This debate asks ‘Why Does Listening to Music Matter?’ – and I’m aware that I’ve changed it to ‘Why Doesn’t Listening to Modern Classical Music Matter any more?’ I believe that like every art form, music should continue to provoke and explore different ways of getting under our skin, but though I would hate to have a world without dissonance, I believe that rock music stole classical music’s thunder when it took over the role of providing society’s songs and dances, not least by absorbing the power of electricity to provide the level of energy that an increasingly sex and technology obsessed society needed. For me asking ‘Why Does Listening to Music Matter?’, is another way of asking ‘Why Does Music Make Us Human?’ Personally no-one would cheer louder than I would if modern classical music started to provide that answer again, but until it does, I’m continuing to make my arguments for the richness of classical music with Schubert and Beethoven, and top up my twenty first century requirements with a little bit of Radiohead on the side.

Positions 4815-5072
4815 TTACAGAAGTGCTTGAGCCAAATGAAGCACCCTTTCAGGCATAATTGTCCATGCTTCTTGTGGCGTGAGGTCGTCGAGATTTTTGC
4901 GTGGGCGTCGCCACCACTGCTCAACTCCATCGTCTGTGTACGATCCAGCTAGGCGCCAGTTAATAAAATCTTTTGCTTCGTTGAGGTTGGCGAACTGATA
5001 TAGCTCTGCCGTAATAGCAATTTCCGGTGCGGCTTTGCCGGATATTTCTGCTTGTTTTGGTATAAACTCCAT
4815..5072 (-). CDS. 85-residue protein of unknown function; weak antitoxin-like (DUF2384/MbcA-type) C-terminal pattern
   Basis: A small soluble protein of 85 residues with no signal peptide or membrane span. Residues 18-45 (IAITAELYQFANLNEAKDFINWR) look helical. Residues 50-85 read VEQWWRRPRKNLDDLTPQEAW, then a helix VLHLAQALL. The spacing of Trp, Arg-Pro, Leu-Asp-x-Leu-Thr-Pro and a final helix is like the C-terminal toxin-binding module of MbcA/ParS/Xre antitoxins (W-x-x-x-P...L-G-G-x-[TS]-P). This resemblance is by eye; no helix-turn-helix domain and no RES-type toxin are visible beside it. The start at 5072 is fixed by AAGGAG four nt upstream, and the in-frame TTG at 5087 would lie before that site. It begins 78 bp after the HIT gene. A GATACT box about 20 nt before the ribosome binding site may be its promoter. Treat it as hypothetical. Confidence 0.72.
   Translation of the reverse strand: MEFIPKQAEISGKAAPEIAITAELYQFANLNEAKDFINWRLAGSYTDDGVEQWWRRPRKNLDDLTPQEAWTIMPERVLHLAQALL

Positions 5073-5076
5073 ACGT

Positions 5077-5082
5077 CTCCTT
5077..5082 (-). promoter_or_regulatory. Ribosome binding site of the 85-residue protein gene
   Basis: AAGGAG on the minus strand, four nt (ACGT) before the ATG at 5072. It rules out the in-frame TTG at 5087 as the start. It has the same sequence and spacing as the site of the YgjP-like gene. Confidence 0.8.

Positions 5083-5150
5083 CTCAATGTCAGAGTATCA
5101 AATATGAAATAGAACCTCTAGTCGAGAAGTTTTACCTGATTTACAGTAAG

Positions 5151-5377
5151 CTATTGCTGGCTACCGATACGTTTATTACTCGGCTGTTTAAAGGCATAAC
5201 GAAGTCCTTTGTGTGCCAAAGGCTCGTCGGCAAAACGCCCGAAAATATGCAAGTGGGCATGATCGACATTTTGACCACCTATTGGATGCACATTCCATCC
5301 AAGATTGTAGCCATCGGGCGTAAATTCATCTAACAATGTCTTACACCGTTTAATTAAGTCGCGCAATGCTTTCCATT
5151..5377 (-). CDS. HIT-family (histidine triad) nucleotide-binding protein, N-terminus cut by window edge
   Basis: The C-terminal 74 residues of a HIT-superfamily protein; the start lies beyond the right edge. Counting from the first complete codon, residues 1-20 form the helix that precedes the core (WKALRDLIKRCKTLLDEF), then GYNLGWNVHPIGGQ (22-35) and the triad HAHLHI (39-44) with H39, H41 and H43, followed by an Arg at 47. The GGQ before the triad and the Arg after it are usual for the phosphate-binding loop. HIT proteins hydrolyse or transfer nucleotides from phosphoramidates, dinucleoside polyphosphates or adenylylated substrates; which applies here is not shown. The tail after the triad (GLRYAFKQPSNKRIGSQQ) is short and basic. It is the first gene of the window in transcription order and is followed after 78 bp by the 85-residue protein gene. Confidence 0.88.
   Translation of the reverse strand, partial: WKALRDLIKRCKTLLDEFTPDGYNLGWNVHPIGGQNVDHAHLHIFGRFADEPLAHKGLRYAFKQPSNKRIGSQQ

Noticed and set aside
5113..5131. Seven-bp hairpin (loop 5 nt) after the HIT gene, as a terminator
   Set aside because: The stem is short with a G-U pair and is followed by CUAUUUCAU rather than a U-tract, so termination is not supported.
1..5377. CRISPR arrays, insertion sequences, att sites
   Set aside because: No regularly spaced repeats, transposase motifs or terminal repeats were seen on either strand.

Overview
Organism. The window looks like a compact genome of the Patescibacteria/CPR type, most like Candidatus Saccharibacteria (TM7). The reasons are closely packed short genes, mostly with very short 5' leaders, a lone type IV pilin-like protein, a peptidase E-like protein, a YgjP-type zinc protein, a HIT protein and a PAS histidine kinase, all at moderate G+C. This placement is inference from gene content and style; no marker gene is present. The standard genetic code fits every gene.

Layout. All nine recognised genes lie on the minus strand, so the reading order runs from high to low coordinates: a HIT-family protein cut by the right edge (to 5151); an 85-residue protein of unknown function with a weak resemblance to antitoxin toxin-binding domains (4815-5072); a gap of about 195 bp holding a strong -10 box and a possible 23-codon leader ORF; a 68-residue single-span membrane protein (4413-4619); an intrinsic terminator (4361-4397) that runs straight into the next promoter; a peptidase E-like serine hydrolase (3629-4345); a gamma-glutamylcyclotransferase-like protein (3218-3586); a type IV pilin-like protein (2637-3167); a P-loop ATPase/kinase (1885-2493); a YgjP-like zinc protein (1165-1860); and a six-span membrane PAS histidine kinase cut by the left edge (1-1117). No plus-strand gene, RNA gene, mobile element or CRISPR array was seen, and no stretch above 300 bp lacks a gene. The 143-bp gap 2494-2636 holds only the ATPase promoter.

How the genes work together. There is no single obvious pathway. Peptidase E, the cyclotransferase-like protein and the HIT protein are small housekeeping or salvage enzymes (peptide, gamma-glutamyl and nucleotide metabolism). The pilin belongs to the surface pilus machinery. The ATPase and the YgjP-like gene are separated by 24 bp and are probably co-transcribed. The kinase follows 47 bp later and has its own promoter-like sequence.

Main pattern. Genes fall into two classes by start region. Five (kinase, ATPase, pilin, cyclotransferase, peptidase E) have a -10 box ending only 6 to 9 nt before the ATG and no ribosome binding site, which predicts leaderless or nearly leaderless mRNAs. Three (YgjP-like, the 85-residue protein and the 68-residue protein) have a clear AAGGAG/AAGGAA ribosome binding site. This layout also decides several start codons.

The above was presented by Rachel Halliburton at the Battle of Ideas in London on 31 October 2009, at a debate on A cultured ear: why does listening to music matter?